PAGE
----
Investigation by Spanish researchers reveals that genes could be used to predict the severity of Covid-19.
IN a bid to beat the ongoing Coronavirus pandemic in April 2020 the ‘More unstoppable than ever’ campaign was launched by Spain’s José Carreras Foundation. In a study that has been carried out by the Josep Carreras Leukaemia Research Institute in collaboration with the Bellvitge Biomedical Research Institute researchers have discovered that a person’s genes could be used to predict the severity of Covid 19 in an individual.
There is a dramatic variation in how Covid 19 affects people, from them being asymptomatic and showing no clinical symptoms, all the way up to those who require ICU support. The ongoing Coronavirus pandemic has claimed over one million lives across Europe already. Researchers now believe they have discovered a potential indicator of why these symptoms vary so dramatically between people.
Manel Esteller, director of the Josep Carreras Leukaemia Research Institute and Professor of Genetics at the University of Barcelona, spoke of the virus and said, “Because of the high number of people infected with the virus, which has overwhelmed health systems around the world, we thought it would be good to have ways to predict in advance whether Covid infection in a given individual will require hospitalisation or can simply be managed on an outpatient basis,” as reported El Mundo.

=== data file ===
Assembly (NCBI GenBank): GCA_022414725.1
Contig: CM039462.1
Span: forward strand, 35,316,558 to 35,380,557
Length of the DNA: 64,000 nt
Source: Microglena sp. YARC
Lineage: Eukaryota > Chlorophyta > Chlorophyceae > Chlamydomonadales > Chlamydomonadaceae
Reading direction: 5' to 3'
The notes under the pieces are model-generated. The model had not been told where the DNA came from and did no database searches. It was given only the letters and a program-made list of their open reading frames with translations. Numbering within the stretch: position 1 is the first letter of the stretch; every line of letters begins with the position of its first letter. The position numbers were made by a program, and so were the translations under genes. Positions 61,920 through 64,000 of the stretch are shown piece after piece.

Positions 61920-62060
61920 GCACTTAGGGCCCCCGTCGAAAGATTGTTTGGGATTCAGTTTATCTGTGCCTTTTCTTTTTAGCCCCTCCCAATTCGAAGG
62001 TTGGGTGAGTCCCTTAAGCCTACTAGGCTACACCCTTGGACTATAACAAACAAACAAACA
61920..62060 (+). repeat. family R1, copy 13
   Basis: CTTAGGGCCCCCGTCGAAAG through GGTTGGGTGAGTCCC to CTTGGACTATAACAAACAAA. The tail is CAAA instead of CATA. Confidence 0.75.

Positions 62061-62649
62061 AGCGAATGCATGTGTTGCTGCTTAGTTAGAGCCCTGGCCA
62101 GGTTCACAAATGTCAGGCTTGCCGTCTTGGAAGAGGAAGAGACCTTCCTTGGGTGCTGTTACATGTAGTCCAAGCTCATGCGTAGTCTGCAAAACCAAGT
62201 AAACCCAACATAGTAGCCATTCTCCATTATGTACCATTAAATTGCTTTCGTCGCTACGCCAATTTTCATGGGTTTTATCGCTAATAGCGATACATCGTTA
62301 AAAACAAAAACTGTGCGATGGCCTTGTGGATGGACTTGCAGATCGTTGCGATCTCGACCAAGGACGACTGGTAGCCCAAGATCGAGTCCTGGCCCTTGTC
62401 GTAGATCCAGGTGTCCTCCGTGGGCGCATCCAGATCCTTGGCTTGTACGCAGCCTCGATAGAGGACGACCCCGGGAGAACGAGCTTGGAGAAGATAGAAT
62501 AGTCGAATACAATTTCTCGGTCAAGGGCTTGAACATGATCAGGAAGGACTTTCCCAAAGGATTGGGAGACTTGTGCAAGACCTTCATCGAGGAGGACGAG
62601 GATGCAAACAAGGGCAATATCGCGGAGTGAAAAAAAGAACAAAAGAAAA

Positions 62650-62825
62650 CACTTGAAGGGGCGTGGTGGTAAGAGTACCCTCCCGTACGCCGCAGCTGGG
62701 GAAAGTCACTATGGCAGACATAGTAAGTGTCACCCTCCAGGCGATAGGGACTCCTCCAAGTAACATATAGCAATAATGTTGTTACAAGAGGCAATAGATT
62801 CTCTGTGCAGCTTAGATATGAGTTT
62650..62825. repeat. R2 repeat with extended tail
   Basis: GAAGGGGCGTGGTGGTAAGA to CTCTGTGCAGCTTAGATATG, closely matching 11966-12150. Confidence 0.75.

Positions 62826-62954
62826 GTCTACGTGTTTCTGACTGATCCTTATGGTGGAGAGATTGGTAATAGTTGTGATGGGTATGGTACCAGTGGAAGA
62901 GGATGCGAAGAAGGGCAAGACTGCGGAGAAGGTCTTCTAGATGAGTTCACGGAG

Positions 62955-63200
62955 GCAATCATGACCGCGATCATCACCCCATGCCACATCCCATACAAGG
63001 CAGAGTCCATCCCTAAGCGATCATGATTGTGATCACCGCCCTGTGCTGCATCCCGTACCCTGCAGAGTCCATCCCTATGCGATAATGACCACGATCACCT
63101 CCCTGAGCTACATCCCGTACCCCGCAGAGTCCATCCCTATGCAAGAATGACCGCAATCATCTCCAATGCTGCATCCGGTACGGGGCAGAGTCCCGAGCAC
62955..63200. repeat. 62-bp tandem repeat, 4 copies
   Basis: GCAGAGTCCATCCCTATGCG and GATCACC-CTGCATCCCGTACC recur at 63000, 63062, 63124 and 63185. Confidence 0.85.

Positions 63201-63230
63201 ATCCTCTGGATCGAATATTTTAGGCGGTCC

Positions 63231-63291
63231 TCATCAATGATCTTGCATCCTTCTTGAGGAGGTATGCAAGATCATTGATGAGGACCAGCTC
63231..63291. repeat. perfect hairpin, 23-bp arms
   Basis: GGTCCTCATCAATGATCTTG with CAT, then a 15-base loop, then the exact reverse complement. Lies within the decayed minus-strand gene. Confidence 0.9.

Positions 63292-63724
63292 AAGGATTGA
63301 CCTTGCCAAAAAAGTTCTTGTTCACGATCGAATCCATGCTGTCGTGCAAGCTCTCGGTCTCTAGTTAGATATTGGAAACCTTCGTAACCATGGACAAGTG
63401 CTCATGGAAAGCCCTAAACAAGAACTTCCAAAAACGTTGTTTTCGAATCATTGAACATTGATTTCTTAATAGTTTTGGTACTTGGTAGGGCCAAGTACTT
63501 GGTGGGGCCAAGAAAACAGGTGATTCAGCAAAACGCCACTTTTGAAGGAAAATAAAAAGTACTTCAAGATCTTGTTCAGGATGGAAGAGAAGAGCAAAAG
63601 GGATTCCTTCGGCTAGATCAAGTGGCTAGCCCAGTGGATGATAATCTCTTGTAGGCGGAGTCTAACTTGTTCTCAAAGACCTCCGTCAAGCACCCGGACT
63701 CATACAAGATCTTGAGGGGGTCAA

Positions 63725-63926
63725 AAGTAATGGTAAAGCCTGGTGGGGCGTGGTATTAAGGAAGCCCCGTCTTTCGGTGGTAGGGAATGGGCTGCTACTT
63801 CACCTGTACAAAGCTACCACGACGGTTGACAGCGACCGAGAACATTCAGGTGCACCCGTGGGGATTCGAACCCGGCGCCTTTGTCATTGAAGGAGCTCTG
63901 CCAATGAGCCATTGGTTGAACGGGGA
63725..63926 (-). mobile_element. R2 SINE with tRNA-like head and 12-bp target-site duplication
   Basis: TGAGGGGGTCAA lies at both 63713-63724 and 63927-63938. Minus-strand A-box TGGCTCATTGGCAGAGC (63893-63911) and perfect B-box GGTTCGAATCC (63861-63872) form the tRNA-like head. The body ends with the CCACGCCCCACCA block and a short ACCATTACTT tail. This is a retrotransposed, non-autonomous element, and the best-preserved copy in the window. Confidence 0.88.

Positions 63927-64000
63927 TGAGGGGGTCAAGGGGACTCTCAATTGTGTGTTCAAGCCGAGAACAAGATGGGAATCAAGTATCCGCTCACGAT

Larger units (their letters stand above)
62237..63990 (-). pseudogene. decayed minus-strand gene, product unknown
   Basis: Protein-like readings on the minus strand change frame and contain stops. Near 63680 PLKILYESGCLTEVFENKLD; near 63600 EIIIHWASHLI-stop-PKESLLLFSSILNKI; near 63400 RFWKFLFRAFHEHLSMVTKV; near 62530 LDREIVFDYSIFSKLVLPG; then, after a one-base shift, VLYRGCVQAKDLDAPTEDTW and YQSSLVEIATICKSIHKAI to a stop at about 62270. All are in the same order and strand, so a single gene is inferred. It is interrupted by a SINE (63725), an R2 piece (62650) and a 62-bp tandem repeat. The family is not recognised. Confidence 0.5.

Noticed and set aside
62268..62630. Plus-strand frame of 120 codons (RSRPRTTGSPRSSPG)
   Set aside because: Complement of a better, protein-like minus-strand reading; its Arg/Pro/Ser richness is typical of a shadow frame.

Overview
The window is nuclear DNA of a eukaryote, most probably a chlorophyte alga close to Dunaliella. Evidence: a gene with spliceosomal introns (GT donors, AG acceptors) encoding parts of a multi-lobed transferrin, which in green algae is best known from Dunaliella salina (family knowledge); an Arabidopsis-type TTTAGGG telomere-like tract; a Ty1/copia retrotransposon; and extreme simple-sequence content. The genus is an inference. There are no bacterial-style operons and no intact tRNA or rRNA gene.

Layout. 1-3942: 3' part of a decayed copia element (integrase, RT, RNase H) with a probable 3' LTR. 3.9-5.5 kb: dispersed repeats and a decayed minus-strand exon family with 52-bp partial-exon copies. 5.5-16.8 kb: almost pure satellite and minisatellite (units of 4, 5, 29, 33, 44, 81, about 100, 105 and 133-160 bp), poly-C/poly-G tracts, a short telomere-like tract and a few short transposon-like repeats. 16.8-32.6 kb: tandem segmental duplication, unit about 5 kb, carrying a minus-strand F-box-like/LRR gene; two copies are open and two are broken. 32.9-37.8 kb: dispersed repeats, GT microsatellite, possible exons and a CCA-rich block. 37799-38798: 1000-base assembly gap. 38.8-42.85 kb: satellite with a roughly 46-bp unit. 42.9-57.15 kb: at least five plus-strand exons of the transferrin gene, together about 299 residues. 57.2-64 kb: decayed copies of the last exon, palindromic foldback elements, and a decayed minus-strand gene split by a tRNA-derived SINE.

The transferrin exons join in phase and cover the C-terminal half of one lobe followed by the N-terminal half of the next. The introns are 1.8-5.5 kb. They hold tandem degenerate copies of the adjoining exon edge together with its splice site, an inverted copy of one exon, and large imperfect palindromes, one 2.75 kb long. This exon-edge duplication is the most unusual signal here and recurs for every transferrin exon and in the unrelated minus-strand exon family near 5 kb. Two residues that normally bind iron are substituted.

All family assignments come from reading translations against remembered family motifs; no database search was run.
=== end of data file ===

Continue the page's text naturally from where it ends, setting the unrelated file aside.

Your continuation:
The researchers carried out a study on around 400 people who were not considered to be in any of the normal ‘at risk groups’ for the virus, and who had tested positive.
The expert explained that, “We found that there were epigenetic variations, in the chemical switches that regulate DNA activity, in those positive for the virus who developed severe Covid-19.”
He went on to conclude that, “Interestingly, 13 per cent of the world’s population has this epigenetic signature (epicovid), so this is the population at maximum risk and the one we have to take special care of.”
It is hoped that in the future predictive models could be used to improve patient care and highlight patients at greater risk.